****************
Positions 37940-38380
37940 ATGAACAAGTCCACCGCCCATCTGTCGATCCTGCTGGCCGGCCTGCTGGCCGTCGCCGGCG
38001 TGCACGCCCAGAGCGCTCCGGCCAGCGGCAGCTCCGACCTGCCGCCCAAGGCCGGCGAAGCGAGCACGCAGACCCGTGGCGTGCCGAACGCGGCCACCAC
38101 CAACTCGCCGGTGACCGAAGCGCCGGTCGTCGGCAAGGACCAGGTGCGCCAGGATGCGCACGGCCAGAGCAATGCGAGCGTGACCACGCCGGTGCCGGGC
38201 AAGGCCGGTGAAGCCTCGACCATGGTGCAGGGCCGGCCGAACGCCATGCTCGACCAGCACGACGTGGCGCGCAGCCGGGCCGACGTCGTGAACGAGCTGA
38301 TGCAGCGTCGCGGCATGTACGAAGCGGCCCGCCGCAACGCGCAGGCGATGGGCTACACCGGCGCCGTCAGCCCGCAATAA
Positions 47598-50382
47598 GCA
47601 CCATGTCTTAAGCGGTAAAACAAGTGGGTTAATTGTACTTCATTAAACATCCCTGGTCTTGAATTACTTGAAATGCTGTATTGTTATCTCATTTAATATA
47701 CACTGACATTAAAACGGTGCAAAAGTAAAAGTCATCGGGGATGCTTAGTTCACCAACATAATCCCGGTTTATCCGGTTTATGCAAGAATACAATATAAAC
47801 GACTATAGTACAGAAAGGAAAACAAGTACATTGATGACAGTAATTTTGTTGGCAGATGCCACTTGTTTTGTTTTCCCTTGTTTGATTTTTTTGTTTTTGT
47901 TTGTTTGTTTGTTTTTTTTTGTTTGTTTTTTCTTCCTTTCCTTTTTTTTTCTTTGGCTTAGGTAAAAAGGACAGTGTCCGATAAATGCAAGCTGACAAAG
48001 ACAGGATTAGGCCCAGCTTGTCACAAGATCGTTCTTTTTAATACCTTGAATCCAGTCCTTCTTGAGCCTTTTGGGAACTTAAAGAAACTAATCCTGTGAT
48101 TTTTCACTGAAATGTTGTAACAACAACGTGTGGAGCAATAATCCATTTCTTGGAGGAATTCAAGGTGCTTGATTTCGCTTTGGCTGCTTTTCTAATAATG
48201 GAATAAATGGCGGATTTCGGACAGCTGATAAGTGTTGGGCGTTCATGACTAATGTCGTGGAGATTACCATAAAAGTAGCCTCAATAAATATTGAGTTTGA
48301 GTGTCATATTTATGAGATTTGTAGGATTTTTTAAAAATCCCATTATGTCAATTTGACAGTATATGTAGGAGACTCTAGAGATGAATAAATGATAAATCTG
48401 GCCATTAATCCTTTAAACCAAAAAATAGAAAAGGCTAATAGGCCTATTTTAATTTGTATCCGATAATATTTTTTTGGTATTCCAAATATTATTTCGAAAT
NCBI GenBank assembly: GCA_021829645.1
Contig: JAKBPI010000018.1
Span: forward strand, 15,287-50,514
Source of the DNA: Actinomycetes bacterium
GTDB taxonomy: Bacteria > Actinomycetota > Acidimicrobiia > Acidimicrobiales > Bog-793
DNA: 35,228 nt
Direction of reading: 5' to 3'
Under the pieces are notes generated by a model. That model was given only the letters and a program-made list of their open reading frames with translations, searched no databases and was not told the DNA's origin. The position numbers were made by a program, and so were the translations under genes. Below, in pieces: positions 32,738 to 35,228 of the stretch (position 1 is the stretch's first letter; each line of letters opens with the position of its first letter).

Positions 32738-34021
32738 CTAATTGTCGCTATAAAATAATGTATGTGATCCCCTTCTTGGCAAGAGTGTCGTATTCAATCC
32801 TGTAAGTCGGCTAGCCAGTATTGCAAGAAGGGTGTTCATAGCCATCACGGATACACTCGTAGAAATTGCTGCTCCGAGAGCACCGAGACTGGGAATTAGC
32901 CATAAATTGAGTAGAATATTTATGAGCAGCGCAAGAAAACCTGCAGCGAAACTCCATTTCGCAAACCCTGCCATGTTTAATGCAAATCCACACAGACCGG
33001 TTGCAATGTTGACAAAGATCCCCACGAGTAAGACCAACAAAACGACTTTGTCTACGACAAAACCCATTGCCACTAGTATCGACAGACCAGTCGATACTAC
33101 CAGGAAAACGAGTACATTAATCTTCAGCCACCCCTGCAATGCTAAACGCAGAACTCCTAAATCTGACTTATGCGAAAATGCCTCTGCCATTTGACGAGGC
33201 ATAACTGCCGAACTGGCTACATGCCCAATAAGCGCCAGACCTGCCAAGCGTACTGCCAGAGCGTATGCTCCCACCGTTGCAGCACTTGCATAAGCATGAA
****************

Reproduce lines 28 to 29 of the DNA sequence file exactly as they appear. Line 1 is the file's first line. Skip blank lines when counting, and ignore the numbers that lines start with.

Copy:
32801 TGTAAGTCGGCTAGCCAGTATTGCAAGAAGGGTGTTCATAGCCATCACGGATACACTCGTAGAAATTGCTGCTCCGAGAGCACCGAGACTGGGAATTAGC
32901 CATAAATTGAGTAGAATATTTATGAGCAGCGCAAGAAAACCTGCAGCGAAACTCCATTTCGCAAACCCTGCCATGTTTAATGCAAATCCACACAGACCGG